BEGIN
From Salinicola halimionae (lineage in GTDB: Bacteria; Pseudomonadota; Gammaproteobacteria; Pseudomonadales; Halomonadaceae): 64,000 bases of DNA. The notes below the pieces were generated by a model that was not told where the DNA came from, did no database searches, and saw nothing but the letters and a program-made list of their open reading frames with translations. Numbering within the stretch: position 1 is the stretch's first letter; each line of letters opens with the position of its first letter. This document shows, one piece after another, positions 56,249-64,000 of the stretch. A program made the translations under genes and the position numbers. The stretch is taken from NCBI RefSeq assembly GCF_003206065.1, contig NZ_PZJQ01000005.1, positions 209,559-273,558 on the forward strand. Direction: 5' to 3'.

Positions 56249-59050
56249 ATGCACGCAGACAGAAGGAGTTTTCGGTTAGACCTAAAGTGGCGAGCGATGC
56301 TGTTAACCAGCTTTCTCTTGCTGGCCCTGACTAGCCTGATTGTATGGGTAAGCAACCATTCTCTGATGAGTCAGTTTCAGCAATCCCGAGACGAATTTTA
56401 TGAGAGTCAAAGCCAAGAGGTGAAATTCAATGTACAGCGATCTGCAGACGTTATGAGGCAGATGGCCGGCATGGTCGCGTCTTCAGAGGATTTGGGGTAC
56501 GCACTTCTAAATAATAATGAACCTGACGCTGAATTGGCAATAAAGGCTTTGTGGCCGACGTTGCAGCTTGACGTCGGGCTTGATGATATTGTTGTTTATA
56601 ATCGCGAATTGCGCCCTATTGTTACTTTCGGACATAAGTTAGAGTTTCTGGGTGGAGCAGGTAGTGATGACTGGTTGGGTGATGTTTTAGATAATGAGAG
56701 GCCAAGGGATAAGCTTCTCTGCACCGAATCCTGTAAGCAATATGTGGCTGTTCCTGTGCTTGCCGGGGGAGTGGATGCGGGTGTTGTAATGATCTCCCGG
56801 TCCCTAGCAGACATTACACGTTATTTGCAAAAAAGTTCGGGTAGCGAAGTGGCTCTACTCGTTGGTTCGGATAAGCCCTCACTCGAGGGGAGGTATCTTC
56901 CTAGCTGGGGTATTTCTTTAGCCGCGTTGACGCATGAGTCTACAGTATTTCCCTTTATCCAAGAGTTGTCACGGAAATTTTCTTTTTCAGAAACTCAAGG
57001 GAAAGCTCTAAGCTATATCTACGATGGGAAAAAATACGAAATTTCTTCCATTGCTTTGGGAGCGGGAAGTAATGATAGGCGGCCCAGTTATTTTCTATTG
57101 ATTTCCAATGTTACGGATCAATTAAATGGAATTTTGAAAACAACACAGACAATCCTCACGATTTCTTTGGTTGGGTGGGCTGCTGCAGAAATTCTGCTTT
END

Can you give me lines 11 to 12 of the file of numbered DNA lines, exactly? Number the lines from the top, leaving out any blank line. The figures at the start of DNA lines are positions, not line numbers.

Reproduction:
57001 GAAAGCTCTAAGCTATATCTACGATGGGAAAAAATACGAAATTTCTTCCATTGCTTTGGGAGCGGGAAGTAATGATAGGCGGCCCAGTTATTTTCTATTG
57101 ATTTCCAATGTTACGGATCAATTAAATGGAATTTTGAAAACAACACAGACAATCCTCACGATTTCTTTGGTTGGGTGGGCTGCTGCAGAAATTCTGCTTT